I’ve been blogging and thinking about the importance of thanksgiving in the Christian life. Here is the next reason why thanksgiving is so important.
Thankfulness means that life can be done “to the Lord” and for his glory. Here is Romans 14:6:
He who regards one day as special, does so to the Lord. He who eats meat, eats to the Lord, for he gives thanks to God; and he who abstains, does so to the Lord and gives thanks to God.
Ask yourself this… What can be done to the glory of God?
Can Preaching be done to the glory of God? What about leading worship? Or serving or singing in the local church? Most would answer yes to each of these questions without needing to think for too long.
But here is another question: Can you eat a steak for the glory of God? Or can you read a book for the glory of God? What about watching a film for the glory of God? Now it might depend on the book or the film, but that’s not the point. Can these things be done for the glory of God?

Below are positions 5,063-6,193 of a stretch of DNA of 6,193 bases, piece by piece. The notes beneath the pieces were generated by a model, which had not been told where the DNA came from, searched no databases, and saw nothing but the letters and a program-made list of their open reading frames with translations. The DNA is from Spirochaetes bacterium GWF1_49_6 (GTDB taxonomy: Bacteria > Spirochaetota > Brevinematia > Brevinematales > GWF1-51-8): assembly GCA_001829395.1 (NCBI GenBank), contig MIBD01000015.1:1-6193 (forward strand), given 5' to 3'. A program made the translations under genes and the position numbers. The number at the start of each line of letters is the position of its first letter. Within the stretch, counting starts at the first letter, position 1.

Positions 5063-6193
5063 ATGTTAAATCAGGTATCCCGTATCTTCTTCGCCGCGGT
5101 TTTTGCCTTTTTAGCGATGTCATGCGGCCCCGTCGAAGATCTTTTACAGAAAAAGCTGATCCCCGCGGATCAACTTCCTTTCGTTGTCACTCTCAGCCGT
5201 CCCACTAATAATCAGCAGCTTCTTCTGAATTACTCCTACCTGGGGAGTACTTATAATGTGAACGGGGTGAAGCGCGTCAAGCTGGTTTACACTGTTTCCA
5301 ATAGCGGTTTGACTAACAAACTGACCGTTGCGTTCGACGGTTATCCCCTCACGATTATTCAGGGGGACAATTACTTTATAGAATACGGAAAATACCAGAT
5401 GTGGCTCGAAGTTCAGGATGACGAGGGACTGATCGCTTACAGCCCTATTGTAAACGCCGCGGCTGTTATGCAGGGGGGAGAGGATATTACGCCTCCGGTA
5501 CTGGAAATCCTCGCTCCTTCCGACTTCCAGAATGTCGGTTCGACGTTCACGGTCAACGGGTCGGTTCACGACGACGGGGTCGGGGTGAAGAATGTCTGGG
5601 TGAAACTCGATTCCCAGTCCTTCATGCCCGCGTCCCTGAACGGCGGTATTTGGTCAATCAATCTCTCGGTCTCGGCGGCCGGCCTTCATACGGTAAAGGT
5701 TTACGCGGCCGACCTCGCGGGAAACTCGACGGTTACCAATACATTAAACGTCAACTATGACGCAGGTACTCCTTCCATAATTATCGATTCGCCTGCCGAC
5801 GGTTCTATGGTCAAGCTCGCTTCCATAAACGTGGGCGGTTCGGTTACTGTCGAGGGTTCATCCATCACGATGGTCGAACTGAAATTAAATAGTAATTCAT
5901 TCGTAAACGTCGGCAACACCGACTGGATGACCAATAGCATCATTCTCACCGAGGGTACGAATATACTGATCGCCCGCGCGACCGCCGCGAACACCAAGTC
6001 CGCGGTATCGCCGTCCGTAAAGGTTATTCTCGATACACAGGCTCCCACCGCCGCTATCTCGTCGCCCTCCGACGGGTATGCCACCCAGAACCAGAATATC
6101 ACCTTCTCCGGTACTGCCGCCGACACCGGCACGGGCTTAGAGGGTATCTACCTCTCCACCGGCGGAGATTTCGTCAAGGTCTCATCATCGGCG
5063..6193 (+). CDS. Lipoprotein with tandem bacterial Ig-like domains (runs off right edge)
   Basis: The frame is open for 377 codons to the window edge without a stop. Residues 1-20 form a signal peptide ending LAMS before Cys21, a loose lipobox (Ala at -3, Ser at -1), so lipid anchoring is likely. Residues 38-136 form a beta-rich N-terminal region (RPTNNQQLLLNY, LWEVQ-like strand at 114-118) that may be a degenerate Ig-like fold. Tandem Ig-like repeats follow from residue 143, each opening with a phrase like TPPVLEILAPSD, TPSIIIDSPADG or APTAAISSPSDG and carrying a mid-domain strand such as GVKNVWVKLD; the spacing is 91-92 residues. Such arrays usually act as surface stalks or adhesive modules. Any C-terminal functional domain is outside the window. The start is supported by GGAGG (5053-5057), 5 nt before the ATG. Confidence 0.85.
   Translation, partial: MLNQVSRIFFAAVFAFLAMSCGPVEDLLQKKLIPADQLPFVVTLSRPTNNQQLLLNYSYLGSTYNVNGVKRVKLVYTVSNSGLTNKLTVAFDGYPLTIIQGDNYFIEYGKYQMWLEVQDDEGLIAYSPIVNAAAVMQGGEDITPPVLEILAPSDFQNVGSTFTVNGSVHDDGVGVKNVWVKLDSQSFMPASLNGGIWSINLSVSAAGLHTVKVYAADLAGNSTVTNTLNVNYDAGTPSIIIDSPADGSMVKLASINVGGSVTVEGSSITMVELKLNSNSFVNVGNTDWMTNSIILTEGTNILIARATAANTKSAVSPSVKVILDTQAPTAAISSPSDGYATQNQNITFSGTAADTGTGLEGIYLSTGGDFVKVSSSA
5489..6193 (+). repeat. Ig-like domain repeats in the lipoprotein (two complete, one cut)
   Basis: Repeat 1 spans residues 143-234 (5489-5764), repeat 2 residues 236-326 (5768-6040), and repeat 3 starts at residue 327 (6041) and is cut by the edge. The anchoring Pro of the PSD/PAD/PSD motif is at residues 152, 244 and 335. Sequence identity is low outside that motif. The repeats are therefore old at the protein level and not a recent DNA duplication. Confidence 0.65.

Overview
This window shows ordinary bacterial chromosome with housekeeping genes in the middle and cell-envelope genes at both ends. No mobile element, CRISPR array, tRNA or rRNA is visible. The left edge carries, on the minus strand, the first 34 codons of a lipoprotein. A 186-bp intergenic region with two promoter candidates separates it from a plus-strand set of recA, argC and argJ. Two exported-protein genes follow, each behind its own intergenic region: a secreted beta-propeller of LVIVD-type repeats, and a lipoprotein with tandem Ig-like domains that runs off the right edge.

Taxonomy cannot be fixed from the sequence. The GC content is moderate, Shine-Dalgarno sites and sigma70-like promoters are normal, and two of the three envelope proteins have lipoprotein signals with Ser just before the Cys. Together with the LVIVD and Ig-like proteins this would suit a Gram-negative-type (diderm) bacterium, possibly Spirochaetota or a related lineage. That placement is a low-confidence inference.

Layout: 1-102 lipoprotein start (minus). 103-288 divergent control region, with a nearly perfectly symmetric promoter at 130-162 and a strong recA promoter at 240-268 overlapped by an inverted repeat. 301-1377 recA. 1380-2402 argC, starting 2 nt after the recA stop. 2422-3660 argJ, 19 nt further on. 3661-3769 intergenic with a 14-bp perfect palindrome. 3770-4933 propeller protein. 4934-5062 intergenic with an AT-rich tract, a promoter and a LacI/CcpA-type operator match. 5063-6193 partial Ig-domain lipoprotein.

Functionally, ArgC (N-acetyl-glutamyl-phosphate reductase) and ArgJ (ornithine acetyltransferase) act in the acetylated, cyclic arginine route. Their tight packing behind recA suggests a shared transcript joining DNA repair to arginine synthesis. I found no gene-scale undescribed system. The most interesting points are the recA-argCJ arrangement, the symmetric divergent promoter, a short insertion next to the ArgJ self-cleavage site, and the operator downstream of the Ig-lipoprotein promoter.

Could it be that a simple act of sincere thanksgiving makes the difference between eating a steak for the sake of your own appetite, and doing so for the glory of God? “He who eats meat” says Paul “eats to the Lord for he gives thanks to God”
So in practice, the discipline of sincerely saying grace, means that God is glorified. Taking a moment to thank God for the imagination of a writer or for the skill of a composer honours God by recognising that these things are gracious tokens of his love too.
To be honest this is a challenge for me. My default mode is so often to simply assume my right to enjoy the good things around me rather than to look for common grace and to seek to live gratefully. God grant me eyes to see the ever present tokens of his benevolence and a grateful heart to thank him.
These thoughts are developed from a sermon preached on our Harvest Sunday this year. You can hear the sermon here.